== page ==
East Bay CNA from Hillendale Home Care is licensed by the State of California to provide Certified Nursing training courses for Contra Costa and Alameda Counties.

On the Front Line of COPD Management

Elderly woman on wheelchairChronic obstructive pulmonary disease, or COPD, refers to two lung diseases: chronic bronchitis and emphysema. In essence, patients’ breathing is severely compromised by an obstruction to airflow. Common symptoms include an excessively wet cough, wheezing, shortness of breath, and tightness in the chest.

By 2030, the World Bank and World Health Organization estimates that COPD will be the third leading cause of death worldwide. COPD as an economic burden is a leading cause of disability-induced unemployment. 

You, as a home caregiver, are on the front line of relieving this burden. While there is no cure, COPD is treatable, and your caregiving is essential to a successful rehabilitation program. Diet, exercise, and environmental maintenance are all areas in which you can greatly assist clients.


A healthy diet provides COPD patients with the energy and extra calories required to fight chest infections and to work through their more labored breathing. Planning and preparing meals and otherwise advising your client on which foods to include are valuable ways you can help. 

Fatigue often stops COPD patients from eating enough calories. Starting the day with a larger, more nutrient dense meal when clients have the most energy to eat can help. Following that with smaller meals throughout the day will not only help maintain calories, but also prevent clients from feeling too full, which can make it harder to breathe.

While a morning coffee may once have been a necessity, unfortunately caffeine can react negatively to COPD medications and cause restlessness or nervousness, leading to exacerbated symptoms. Likewise, help COPD clients avoid foods high in salt, as water retention caused by sodium also makes for more difficult breathing.


Regular exercise is vital to a client’s successful COPD symptom management. In general, it increases endurance and improves blood circulation, making for better use of oxygen. Upper body exercises improve breathing and the ability to perform daily activities. Lower body exercises such as stair climbing and treadmill or track walking have also proven to benefit COPD patients.

Breathing exercises, such as pursed lip breathing and diaphragmatic breathing, lead to stronger breathing muscles, more oxygen, and overall easier breathing. A good regimen includes sessions of five to ten minutes, three to four times a day.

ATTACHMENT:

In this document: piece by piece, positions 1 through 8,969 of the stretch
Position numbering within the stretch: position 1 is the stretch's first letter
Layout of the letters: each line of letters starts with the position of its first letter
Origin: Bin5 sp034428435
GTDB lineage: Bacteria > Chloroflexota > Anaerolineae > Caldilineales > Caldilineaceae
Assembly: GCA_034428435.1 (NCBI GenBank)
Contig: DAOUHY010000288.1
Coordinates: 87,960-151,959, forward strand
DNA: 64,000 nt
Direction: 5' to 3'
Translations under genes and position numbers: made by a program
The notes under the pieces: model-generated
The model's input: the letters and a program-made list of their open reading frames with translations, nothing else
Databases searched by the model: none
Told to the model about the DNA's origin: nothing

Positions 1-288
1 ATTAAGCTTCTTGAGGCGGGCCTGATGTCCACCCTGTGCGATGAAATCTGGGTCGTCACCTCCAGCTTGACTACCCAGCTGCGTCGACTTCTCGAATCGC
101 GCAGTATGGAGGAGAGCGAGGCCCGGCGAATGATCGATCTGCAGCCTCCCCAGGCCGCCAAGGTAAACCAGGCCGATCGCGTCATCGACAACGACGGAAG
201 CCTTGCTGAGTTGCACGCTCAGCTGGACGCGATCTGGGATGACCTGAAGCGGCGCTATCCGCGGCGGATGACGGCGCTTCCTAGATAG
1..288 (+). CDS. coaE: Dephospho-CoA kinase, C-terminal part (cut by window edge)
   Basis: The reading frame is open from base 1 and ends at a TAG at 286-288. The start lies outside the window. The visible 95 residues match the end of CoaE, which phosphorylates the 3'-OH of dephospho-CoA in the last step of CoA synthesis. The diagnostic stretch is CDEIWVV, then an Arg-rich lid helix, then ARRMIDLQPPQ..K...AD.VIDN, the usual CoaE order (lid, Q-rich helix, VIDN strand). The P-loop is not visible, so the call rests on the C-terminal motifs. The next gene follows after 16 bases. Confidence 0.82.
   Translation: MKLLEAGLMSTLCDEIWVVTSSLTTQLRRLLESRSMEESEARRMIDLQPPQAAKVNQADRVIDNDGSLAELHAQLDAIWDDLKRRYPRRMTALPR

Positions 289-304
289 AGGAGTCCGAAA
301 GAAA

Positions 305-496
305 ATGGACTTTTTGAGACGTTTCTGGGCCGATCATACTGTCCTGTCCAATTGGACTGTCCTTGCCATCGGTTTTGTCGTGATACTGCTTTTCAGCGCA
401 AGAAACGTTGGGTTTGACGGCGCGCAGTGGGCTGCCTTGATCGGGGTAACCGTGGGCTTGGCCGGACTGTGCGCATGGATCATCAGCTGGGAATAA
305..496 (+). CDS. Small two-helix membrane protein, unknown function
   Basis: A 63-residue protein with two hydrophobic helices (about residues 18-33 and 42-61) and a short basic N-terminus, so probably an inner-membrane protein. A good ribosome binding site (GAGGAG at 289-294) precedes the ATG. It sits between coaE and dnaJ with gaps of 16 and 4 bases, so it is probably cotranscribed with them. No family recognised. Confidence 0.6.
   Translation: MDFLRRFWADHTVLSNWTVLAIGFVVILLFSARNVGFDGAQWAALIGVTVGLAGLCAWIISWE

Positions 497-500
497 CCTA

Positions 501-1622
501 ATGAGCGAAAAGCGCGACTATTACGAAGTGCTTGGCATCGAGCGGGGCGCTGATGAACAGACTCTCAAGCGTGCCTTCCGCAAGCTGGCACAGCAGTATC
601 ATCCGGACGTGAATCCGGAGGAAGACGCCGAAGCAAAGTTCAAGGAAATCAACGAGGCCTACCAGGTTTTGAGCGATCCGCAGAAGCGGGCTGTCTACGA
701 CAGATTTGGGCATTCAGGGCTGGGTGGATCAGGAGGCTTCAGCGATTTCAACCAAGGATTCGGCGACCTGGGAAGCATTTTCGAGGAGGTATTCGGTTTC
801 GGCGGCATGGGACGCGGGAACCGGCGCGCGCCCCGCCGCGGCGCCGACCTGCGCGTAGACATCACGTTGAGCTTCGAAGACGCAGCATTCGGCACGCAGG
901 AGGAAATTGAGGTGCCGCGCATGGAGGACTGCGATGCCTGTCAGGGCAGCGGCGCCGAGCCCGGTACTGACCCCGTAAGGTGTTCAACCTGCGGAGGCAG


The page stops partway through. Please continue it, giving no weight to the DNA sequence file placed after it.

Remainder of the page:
Environmental Maintenance

Finally, you should also consider environmental concerns in a client’s home, particularly as related to air quality. A good place to start is to keep the client’s home properly ventilated through open windows, exhaust fans, and filtration systems. However, windows should be kept closed during poor air quality days and dusty conditions, such as construction projects. Also, maintaining a balanced humidity level counters dry air from home heating systems and discourages irritating pests attracted to more humid environments.

Managing or avoiding very cold air, cigarette and fireplace smoke, and other air pollutants are ways you can best serve COPD clients, as does limiting the use of personal care products such as hair sprays, perfumes, and lotions.

Light housekeeping assistance can go a long way towards reducing irritants in the home. Remove and properly store dust-collecting clutter. Weekly bed linen laundering minimizes dust mites, as does keeping carpets vacuumed and floors clean. At the same time, reducing exposure to harsh household cleaning products and other chemicals, including air fresheners, is important.

Focusing on these three main areas of care, while consulting with the client and his or her family and doctor, will significantly improve a COPD client’s chance for a higher quality of life. At the Hillendale Home Care CNA training program, we pride ourselves in preparing dedicated future CNAs with the required knowledge and skills to achieve this goal with the utmost commitment.

The next class session begins soon! Contact us online or call 925-933-8181 for more information.